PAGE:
This is perhaps one of the most poignant parts of the scene. or at least one that is not contradictory to the idea of families that was prevalent in the 20th century. but I do intend to try to respect your decision to do it.. “I still can't say I understand what you're doing. The episode is attacking the idea of repression within families.”13 This attacks the social pressure that many gay individuals felt to hide or pretend to alter their sexuality and makes a point that sexuality is something immutable and part of who a person is. Clayton then calls out Blanche’s earlier rejection of Clayton’s sexuality by saying Doug loves him “for what [he] is. Further. In equating the heterosexual and homosexual relationship through romance. What comes next in the scene definitely is very revealing about the purpose of this episode and the era itself. “The Golden Girls S0614 Sister of the Bride.” Ibid. because it attempts to provide a pathway for families to accept their gay relatives despite their reservations due to religious or social pressures.”14 This is a call to the viewers that those who have gay relatives don’t have to “understand” why their relatives are gay in order to accept and support them. Blanche states plainly that it is “very 13 14 goldengirlpalace. not for what he wants [Clayton] to be. This again shows the romantic and almost heteronormative side to the gay relationship between Clayton and Doug.responds in the affirmative to. . I want you to be happy. this dialogue presents how an individual may perceive a family rejecting their sexual orientation as them rejecting the individual altogether. This scene also does not make light of the difficulty in doing accepting a nonheteronormative individual as part of one’s family. Blanche says. the episode is attempting to influence viewers to see gay relationships in a heteronormative light.
This one last effort to show how a homosexual relationship can be. Thus.” his words are met with awkward silence followed by an audience laughing. Blanche responds saying that she is. However. when Clayton asks Blanche if she is ready to have a “new brother-in-law.. The recurring instances of portraying homosexual relationships as heteronormative in this scene reveals the strong grasp that heteronormative social pressures had on individuals in the 20th century. can be heteronormative and like any other couple.” .”15 Further. Blanche comically says to Doug that Clayton “isn’t perfect” and lists faults of his.difficult for [her]. “And he snores. which shows that it is something possible. There was a huge fear of one’s peers judging one’s family for divergence from heteronormativity. in many senses other than the genders of those in the relationship. 15 16 Ibid. This portion is comedic because the audience is well aware of the difference between accepting someone in theory and actually taking steps toward accepting a nonheteronormative family member. to which Doug responds with the quip. “The Golden Girls S0614 Sister of the Bride. This helps bridge the gap in people’s idea of a nuclear family and their ideas of what it means to be of a divergent sexuality. This shows how even though there may be those who’d claim to support their family members no matter what. goldengirlpalace. the episode is making the point that one can be a part of a family and still not be heterosexual. ready. The scene ends with dialogue that once more attempts to equate the heterosexual and homosexual relationship. in fact.”16 This shows that the struggles that heterosexual couples face are many of the same ones that homosexual couples face. they would struggle with it in practice.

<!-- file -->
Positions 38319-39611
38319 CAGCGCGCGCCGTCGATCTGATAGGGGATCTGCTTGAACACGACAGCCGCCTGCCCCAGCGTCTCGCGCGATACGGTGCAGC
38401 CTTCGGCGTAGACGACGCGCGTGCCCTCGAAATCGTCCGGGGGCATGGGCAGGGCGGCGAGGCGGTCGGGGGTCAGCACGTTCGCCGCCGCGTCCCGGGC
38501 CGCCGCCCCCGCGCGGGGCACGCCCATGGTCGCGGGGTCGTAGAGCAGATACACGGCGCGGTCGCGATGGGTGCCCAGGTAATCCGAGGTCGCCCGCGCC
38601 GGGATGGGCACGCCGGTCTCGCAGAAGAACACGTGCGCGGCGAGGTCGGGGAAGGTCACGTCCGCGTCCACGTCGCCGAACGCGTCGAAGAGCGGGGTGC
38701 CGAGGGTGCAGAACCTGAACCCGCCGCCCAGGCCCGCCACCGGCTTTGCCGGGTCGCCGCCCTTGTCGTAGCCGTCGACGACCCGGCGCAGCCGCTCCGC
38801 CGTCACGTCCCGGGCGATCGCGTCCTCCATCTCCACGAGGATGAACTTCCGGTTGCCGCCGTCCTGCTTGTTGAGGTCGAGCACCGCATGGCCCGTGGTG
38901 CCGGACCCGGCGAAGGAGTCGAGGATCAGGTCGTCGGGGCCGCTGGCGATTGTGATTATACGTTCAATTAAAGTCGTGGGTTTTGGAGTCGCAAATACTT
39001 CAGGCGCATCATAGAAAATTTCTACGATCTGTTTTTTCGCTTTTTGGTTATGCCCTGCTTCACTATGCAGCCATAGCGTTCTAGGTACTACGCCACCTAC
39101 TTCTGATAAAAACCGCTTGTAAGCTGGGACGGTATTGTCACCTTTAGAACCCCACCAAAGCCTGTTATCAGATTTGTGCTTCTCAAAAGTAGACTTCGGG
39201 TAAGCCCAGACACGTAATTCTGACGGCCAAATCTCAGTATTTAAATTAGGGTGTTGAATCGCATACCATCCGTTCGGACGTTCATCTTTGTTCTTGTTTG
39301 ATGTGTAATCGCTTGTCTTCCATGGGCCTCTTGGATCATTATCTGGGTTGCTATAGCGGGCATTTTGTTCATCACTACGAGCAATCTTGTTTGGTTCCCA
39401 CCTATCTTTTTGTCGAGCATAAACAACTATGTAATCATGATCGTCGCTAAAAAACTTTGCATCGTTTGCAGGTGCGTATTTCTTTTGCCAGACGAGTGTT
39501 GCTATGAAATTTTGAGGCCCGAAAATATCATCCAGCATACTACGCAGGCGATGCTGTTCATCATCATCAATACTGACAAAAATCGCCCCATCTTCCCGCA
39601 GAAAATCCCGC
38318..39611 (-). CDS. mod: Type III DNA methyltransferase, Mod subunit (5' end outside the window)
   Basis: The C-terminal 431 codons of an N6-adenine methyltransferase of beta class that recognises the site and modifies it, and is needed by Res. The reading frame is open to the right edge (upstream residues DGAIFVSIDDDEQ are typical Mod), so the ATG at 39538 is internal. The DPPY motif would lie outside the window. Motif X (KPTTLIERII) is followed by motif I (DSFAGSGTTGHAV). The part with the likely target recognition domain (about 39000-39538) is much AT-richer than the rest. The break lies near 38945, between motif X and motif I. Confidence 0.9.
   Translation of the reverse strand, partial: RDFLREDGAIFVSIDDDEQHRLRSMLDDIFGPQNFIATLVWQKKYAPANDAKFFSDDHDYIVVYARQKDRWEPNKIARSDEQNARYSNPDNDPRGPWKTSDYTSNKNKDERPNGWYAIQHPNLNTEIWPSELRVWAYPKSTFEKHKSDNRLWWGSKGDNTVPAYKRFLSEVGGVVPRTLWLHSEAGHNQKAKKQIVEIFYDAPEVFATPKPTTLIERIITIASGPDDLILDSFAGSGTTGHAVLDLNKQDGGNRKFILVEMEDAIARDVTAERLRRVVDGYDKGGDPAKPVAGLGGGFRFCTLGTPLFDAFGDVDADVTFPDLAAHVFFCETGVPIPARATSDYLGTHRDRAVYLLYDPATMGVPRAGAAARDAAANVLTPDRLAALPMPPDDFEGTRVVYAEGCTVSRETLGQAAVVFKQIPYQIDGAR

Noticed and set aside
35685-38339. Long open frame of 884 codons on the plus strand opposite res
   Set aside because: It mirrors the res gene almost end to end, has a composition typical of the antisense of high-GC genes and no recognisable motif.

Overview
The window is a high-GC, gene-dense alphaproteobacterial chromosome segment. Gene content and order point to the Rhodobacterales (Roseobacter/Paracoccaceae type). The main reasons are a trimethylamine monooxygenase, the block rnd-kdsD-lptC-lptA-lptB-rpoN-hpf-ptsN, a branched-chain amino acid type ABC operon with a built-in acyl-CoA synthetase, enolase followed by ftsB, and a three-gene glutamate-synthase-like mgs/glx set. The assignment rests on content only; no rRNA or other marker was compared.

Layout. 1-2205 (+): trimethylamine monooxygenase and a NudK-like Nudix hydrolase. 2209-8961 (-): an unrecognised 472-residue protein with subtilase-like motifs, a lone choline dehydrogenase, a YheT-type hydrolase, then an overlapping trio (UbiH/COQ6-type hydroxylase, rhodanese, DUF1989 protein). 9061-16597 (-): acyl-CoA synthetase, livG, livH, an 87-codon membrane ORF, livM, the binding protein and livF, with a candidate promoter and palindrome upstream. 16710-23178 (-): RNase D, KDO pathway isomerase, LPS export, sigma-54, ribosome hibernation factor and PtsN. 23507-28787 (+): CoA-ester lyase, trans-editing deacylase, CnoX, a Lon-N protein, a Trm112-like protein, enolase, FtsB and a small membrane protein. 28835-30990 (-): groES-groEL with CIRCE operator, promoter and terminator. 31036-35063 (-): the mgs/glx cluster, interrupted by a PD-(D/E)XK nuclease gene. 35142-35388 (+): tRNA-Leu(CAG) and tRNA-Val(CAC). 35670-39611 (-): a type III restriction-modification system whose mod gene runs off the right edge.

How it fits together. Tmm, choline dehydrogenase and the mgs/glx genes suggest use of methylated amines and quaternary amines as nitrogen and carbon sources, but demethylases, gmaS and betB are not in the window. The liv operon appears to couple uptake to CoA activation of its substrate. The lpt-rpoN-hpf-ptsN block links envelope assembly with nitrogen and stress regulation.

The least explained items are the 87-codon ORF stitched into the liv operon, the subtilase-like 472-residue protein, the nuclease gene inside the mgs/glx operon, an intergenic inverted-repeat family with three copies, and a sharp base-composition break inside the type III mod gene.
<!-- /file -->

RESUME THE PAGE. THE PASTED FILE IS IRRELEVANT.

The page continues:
Though a sitcom could not change things overnight. The Golden Girls attempted to dispel the idea that one had to be heterosexual to be a part of a family. The wide demographics that were exposed to these shows were able to readily see an example of homosexual love – something some of them may have never had a chance to see.Analysis of this clip truly shows how strong of an adherence to heteronormative ideals there was throughout the 20th century. . the visibility of heteronormative gay relationships on television truly helped spur on acceptance of gay individuals in the social sphere. The Golden Girls took a stand against social pressures to reject homosexuality by attempting to reconcile homosexuality and heteronormativity.
. 1989. Erik F.com/watch?v=0Fhg0pdnZCQ (Accessed April 17.infoplease. Jennie.youtube.Works Cited English. A. Philadelphia: University of Pennsylvania Press. 18:20-23:10. http://www.com/entertainment/gays-in-pop-culture-timeline. Heather A. New York: Harrington Park Press." In Homosexuality and the family. 1996... 2013). 15-27. 37-58. Strommen. San Francisco: Jossey-Bass Publishers. http://www. “The Golden Girls S0614 Sister of the Bride. "Timeline: Gays in Pop Culture. Meme.html (accessed April 17. October 18. Murray. Not in This Family: Gays and the meaning of kinship in postwar North America.” Online Video Clip. 2013). goldengirlpalace." In Lesbians and Gays in Couples and Families: A handbook for therapists. Wood. "Transgenerational Homophobia in the Family: A personal narrative." Infoplease. ""You're a What?": Family member reactions to the disclosure of homosexuality. 2012. 2010.